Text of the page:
"Well, it was nice to meet you Bets, and thank you for the recommendation of the aquarium. I'll ask someone in the coffee shop for directions."
Almondine stood and swung her back pack over her shoulders.
"Wait, no, I'll take you," Bethany found herself saying. An inner voice was screaming, "No, no, NO" while the younger voice was sighing and saying "Thank you." She'd be a few minutes late. That would be fine. People were late all the time. She wasn't, but people were. She would walk this girl to the aquarium, wave goodbye, and arrive at work no more than an hour late. Forty five minutes if she hustled.
She smiled an automatic smile of graciousness at Almondine, nodded and began walking.
Her high heels struck the pavement with a sharp even beat. Despite the fact that without her heels she was likely only about an inch taller than Almondine, Almondine had to readjust her pace to keep up with Bethany. Almondine felt like she was on the verge of cantering like a horse but didn't want to ask Bethany to slow down. There was a silence now between them that made Bethany feel a little strange but she wasn't sure what to say. In her head her mind was battling back and forth about abandoning this plan all together or taking it even further and taking the whole day off. A "mental health day." It always sounded downright exotic when she talked to occasional friend who had taken a day not for dramatic life reasons but because she wanted to sleep in and get her nails painted, or to go to the movies alone. She could feel the itch to do the same blossom in her and it felt intoxicating and nauseating at the same time. Do it, don't do it, do it, don't do it circled around and around in her head and she could feel her chest get tight.
What is the matter with you? her younger self asked. "I don't know," she shouted back in her mind.
"Have you ever touched an otter?" Almondine asked.
Bethany's thoughts derailed, having forgotten the impetus of all this was a young woman with long shiny hair who was walking beside her.
"No, I haven't," she told Almondine.
"I haven't either. I wonder what they feel like. I touched the fur of a woodchuck once. After weeks of earning his trust we finally sat together one afternoon and he let me pet him. It wasn't what I was expecting. I think it's funny animals all have such different fur, different to suit the needs of the lifestyle, but humans all have the same kind of skin more or less. Though I suppose some a furrier than others."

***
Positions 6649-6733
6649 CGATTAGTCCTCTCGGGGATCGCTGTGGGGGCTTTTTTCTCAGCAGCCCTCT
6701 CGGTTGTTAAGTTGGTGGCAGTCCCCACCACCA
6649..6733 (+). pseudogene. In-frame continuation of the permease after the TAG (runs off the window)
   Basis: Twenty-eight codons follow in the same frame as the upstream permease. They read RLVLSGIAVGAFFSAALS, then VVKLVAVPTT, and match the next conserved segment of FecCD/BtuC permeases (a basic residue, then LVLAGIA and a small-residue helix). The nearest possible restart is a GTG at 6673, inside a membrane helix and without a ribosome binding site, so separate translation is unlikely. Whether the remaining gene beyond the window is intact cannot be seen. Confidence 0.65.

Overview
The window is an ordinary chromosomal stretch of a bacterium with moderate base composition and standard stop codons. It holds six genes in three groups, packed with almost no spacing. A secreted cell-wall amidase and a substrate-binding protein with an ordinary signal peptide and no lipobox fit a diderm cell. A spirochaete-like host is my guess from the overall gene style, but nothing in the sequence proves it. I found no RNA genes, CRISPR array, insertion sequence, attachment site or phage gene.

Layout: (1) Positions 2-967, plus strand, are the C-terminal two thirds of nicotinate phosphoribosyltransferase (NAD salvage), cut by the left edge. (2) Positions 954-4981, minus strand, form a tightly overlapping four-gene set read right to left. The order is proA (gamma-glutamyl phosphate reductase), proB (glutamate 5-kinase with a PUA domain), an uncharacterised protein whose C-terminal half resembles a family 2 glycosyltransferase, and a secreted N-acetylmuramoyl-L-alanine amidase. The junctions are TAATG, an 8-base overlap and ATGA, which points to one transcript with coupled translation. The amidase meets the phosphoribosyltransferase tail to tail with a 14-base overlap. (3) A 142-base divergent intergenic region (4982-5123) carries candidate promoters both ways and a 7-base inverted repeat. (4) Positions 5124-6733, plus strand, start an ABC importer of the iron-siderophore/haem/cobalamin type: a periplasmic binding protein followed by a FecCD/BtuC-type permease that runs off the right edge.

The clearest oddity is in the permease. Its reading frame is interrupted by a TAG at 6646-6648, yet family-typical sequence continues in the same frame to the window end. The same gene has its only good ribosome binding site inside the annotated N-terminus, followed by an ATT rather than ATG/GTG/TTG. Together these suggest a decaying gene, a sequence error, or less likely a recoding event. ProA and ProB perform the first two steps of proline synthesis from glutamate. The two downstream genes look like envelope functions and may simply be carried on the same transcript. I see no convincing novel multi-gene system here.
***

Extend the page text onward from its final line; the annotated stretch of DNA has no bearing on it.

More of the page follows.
Bethany wasn't sure if the girl was making some sort of comment for unification of the human race or was simply speaking out loud the series of thoughts that happened to come to her. Bethany was unlikely to do either and wasn't sure how to respond. She finally settled on saying, "I don't think they let you pet the otters at the aquarium."
"Pity," Almondine said, still walking quickly to match Bethany's pace.
They lapsed into a brief silence again. Bethany worried and Almondine looked around at the city as she flew through it.
And then Bethany pointed.
"There it is."
Almondine saw the front corner of the building and a big sea lion sculpture in front of it.
"Okay, well, enjoy," Bethany said and quickly turned away.
"Wait, you're not coming?" Almondine asked.
And there it was. The moment Bethany had been waiting for. The moment when she would finally need to choose if she was going to give in to the idea of taking a random, unplanned, unnecessary day off. Now someone asking her to do just that.
She decided to blow her queasy unease about missing work to smithereens and go to the aquarium. Afterward, once the girl had gone her own way she might stop by the bookstore on the way home and buy a book to read for the pleasure of doing so while she ate lunch on the balcony of her apartment that was rarely used, rarely even noticed. She felt a new sense of dangerous freedom and decided that for today she would enjoy it for all its worth.
"I... I will come with you," Bethany said, then held up a finger around her cool cup of coffee, gesturing for Almondine to wait a moment. Bethany walked over to a garbage can and dropped her coffee inside then reached into her bag for her phone. She called her assistant and said she was unable to come into work today for personal reasons, she cited two people to whom her assistant could go to for questions for the two biggest projects at the moment, and said she would be unavailable for contact for the rest of the day. She silenced her phone and dropped it back into her bag and spun back around to face Almondine.
"Alright, let's go," she said, speeding along toward the aquarium. Now that she was definitely going to enjoy the day out and about, outside of work, she wanted to get to it as quickly as possible.